Where Advanced Packaging Makes Sense


Semiconductor Engineering sat down with Chenglin Liu, director of package engineering at Marvell; John Hunt, senior director of engineering at ASE; Eric Tosaya, senior director of package manufacturing at eSilicon; and Juan Rey, vice president of engineering for Calibre at Mentor, a Siemens Business. What follows are excerpts of that discussion, which was held in front of a live audience at MEP... » read more

Processing In Memory


Adding processing directly into memory is getting a serious look, particularly for applications where the volume of data is so large that moving it back and forth between various memories and processors requires too much energy and time. The idea of inserting processors into memory has cropped up intermittently over the past decade as a possible future direction, but it was dismissed as an e... » read more

Old Vs. New Packages


Over the years, the semiconductor industry has witnessed a parade of packaging innovations, such as system-in-package, semiconductor embedded in substrate, and fan-out wafer-level packaging. Two interesting packaging innovations are now being used in the process of miniaturizing microchips and electronics. One is a new concept that combines two tried-and-true technologies. The other is a de... » read more

Return Of The Organic Interposer


Organic interposers are resurfacing as an option in advanced packaging, several years after they were first proposed as a means of reducing costs in 2.5D multi-die configurations. There are several reasons why there is a renewed interest in this technology: More companies are pushing up against the limits of Moore's Law, where the cost of continuing to shrinking features is exorbitant. ... » read more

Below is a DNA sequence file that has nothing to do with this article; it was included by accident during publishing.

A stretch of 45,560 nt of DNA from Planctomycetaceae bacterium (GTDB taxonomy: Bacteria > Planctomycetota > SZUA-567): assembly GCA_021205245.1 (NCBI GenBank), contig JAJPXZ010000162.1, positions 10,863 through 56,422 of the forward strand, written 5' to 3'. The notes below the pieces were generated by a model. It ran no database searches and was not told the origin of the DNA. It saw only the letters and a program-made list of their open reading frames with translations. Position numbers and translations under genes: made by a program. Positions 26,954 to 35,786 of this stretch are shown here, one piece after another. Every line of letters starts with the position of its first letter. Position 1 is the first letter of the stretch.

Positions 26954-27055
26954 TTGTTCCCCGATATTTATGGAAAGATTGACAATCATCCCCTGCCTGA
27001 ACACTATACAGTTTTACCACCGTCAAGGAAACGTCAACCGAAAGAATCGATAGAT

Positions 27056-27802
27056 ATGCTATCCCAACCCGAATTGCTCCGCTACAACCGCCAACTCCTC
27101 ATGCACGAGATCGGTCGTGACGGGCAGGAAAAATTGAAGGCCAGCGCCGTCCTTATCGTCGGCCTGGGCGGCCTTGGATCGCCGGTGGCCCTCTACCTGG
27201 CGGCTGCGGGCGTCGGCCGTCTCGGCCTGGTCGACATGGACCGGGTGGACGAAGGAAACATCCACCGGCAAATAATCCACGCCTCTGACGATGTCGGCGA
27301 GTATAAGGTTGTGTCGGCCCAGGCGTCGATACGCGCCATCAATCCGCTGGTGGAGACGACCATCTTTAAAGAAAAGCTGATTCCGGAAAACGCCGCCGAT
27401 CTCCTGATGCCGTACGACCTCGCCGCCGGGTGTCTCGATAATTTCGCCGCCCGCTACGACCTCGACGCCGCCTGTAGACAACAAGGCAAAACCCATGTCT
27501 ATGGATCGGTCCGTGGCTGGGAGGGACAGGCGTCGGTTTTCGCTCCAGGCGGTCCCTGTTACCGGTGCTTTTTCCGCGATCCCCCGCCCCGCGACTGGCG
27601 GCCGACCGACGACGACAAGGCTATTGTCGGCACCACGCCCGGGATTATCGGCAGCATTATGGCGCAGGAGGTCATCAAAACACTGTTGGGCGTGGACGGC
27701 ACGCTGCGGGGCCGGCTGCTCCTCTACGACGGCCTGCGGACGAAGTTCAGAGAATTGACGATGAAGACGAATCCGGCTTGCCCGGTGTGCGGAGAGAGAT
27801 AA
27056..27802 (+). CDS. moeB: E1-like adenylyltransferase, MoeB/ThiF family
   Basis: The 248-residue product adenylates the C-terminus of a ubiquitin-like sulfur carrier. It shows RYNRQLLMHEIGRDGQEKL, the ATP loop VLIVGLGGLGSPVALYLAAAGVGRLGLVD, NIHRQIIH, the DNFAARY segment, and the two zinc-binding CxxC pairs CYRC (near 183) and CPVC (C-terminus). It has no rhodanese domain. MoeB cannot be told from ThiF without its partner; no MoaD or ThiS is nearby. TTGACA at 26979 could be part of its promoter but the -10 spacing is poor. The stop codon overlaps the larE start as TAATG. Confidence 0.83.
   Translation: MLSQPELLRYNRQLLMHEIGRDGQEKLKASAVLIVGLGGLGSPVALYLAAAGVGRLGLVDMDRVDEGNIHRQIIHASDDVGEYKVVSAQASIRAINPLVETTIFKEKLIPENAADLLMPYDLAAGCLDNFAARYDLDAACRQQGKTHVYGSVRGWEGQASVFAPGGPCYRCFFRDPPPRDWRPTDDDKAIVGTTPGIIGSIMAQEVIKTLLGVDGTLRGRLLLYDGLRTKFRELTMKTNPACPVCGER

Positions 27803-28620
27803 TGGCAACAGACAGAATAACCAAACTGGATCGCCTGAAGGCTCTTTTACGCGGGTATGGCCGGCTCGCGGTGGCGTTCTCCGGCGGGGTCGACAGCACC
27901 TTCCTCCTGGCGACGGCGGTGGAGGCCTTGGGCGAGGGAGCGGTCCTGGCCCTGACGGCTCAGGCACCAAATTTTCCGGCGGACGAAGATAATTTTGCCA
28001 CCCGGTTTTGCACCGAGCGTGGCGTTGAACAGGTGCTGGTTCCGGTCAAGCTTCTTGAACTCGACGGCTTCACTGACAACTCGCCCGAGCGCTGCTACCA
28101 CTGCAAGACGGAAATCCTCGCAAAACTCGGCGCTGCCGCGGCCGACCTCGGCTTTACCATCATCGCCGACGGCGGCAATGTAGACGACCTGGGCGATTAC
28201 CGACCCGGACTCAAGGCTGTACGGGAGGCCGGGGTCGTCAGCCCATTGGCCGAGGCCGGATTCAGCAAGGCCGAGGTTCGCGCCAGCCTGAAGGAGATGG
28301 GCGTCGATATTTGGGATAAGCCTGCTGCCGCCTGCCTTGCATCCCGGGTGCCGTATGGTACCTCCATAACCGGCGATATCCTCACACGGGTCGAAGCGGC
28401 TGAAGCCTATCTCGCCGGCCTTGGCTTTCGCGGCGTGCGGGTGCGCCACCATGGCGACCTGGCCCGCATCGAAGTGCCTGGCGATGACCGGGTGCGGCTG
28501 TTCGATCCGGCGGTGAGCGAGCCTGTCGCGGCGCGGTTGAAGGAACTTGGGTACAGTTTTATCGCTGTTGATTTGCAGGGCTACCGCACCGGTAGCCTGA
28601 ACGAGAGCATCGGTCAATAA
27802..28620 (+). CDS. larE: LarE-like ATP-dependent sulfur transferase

Bridges Vs. Interposers


The number of technology options continue to grow for advanced packaging, including new and different ways to incorporate so-called silicon bridges in products. For some time, Intel has offered a silicon bridge technology called Embedded Multi-die Interconnect Bridge (EMIB), which makes use of a tiny piece of silicon with routing layers that connects one chip to another in an IC package. In ... » read more

Complexity, Reliability And Cost


Peter Schneider, director of Fraunhofer's Engineering of Adaptive Systems Division, sat down with Semiconductor Engineering to talk about future challenges in complexity, time to market and reliability issues, advanced packaging architectures, and the impact of billions of connected devices. What follows are excerpts of that discussion. SE: What is the biggest challenge you see in the semico... » read more

Fan-Out Wars Begin


Several packaging houses are developing the next wave of high-density fan-out packages for premium smartphones, but perhaps a bigger battle is brewing in the lower density fan-out arena. Amkor, ASE, STATS ChipPAC and others sell traditional low-density fan-out packages, although some new and competitive technologies are beginning to appear in the market. Low-density fan-out, or sometimes cal... » read more

Cheaper Packaging Options Ahead


Lower-cost packaging options and interconnects are either under development or just being commercialized, all of which could have a significant impact on the economics of advanced packaging. By far, the most cited reason why companies don't adopt advanced [getkc id="27" kc_name="packaging"] is cost. Currently, silicon [getkc id="204" kc_name="interposers"] add about $30 to the price of a med... » read more

Warp Speed Ahead


The computing world is on a tear, but not just in one direction. While battery-powered applications are focused on extending the time between charges or battery replacements, there is a whole separate and growing market for massive improvements in speed. Ultimately, this is where quantum computing will play a role, probably sometime in the late 2020/early 2030 timeframe, according to multipl... » read more

Advanced Packaging Still Not So Simple


The promise of advanced packaging comes in multiple areas, but no single packaging approach addresses all of them. This is why there is still no clear winner in the packaging world. There are clear performance benefits, because the distance between two chips in a package can be significantly shorter than the distance that signals have to travel from one side of a die to another. Moreover, wi... » read more

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